STL Science Center

STL Science Center

05 September 2011

Movies and Manus and Pes

The first clip here video is from a 1992 animated documentary on PBS called The Dinosaurs! I remember this vaguely, and thankfully someone somewhere decided to get it online. This episode features Paul Sereno (and Catherine Forster) discussing the discovery of the first complete skull of Herrerasaurus in Argentina at the beginning of it. Also, it features many other paleontologists, so it's pretty awesome.

The second clip comes to us from Paleoworld, another PBS documentary, and is not as descriptive of the entire world around Herrerasaurus as the other documentary. Enjoy both videos, then move down to talk about the hand and feet.

Video has been taken down

Now, on to those hands and feet. The hand of Herrerasaurus was elongated after emanating from a short forearm. The first three digits of the hand (including the thumb) are clawed and curved, ideal for grasping prey. The fourth and fifth digits are very small, clawless, and basically not visible in the hand itself when fleshed out. This template for hand molding would continue in the theropods until they reached their pinnacle, in this form, as the claws of Allosaurus which were both strong and sharpened into deadly claws. After Allosaurus the skulls of large theropods became longer and larger and the claws and hands became less important. The other animals to continue to build off of this basal manus are the dromaeosaurs, which retained a grasping hand able to accurately and agilely grab at their prey as they attacked and ate. If Herrerasaurus is indeed a template for the sauropodomorphs of later times, these distant descendants radically changed the manus, retaining more digits than large theropods and changing the overall function of the manus.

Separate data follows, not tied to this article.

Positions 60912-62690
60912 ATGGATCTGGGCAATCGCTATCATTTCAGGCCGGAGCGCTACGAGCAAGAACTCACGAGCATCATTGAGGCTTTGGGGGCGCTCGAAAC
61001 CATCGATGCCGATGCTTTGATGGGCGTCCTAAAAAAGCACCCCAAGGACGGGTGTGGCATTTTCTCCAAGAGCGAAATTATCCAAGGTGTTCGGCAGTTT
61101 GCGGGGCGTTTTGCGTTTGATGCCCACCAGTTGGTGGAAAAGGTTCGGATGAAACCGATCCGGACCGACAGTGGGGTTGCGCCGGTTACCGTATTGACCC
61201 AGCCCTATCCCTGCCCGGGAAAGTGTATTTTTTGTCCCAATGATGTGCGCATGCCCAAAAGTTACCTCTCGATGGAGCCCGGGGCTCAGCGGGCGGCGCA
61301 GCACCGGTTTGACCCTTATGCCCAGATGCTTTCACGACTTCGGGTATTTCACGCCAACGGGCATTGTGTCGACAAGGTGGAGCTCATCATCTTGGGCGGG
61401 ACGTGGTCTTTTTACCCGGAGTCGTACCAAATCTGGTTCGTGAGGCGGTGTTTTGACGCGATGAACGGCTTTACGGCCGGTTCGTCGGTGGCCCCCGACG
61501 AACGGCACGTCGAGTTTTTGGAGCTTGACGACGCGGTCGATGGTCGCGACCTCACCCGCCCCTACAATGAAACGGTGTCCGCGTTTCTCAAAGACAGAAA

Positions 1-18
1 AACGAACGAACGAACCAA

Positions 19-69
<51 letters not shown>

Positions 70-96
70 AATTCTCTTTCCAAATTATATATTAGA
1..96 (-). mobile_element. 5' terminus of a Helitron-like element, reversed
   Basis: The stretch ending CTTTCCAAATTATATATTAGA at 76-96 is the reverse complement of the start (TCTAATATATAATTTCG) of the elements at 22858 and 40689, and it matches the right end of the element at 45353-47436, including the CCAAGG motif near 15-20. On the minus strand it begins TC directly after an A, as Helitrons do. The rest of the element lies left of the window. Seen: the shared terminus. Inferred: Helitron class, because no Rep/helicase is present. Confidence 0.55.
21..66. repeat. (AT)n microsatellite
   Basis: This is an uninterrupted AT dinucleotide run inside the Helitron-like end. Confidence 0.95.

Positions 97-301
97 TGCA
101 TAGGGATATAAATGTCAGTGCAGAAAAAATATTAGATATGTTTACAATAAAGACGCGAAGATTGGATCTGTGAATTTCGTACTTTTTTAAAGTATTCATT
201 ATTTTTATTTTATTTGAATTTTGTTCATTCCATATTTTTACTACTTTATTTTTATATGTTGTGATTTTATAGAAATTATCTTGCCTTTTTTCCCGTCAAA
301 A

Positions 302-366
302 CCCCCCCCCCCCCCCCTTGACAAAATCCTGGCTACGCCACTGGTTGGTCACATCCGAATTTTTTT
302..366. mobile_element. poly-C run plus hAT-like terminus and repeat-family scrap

The feet and legs of Herrerasaurus are what set it apart from previous reptiles. The hips are no longer splayed and are built strongly enough and openly enough, to support, with the tail, the front of the body without relying upon the arms and manus for support. A fully bipedal animal has many, many advantages in locomotion over its prey and rival predators when they are all fully quadrupedal or partially bipedal. This does not only include movement speed, but the height advantage allows for a larger field of vision in all directions than does being stuck with your head in the bushes or below the bushes. Speed was, however, an advantage that Herrerasaurus did also possess over its rivals and prey. The short thigh, strong legs, and long feet indicate a quick animal (the strong, long tail also indicated being built for speed). On the pes itself digit three was the longest with two and four splayed out to help bear the weight of the animal on these three digits. Digit one was held much like the dew claw of dogs or the rear facing claw of birds with a small claw while digit five was nothing more than a nub of bone.

No comments:

Post a Comment